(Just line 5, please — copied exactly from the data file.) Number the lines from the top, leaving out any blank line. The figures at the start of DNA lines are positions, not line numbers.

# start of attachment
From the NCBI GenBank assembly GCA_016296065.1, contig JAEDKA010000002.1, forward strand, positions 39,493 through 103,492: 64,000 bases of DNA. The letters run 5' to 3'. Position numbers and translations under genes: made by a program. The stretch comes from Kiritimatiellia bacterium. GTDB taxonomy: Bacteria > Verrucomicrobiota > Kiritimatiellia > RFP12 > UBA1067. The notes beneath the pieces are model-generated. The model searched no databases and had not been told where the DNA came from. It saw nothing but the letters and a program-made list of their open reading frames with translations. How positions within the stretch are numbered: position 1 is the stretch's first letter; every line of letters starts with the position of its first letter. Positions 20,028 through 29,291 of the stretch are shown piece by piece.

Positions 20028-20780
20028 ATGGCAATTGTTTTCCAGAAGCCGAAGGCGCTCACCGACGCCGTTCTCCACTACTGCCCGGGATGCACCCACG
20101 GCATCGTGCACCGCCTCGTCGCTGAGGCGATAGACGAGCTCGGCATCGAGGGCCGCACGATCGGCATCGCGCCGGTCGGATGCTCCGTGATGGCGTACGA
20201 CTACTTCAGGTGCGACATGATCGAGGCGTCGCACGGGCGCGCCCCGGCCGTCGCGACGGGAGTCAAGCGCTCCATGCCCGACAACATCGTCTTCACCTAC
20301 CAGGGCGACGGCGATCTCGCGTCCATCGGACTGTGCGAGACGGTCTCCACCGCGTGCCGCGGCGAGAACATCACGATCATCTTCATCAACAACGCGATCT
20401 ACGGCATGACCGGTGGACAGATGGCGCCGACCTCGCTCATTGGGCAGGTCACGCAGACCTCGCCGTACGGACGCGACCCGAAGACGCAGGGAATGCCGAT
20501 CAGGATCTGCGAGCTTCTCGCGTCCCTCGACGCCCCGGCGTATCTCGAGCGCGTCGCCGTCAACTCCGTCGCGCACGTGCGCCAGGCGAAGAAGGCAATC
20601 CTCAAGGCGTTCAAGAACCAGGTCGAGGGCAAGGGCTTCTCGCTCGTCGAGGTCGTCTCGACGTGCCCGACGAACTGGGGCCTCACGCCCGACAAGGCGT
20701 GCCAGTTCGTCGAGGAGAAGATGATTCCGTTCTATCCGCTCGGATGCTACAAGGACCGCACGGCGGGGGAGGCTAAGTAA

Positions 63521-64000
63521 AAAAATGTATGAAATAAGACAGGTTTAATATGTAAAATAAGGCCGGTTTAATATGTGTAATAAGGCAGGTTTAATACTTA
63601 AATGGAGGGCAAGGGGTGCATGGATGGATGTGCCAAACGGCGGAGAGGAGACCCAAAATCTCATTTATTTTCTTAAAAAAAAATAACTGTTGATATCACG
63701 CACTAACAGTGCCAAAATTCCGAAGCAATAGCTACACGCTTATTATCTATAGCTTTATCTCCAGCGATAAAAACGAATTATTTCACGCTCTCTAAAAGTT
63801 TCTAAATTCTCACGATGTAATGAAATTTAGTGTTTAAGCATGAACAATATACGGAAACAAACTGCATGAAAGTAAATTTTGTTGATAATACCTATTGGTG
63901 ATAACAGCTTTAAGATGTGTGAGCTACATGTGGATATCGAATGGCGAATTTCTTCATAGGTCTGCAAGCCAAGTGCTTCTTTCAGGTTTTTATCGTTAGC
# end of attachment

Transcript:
20201 CTACTTCAGGTGCGACATGATCGAGGCGTCGCACGGGCGCGCCCCGGCCGTCGCGACGGGAGTCAAGCGCTCCATGCCCGACAACATCGTCTTCACCTAC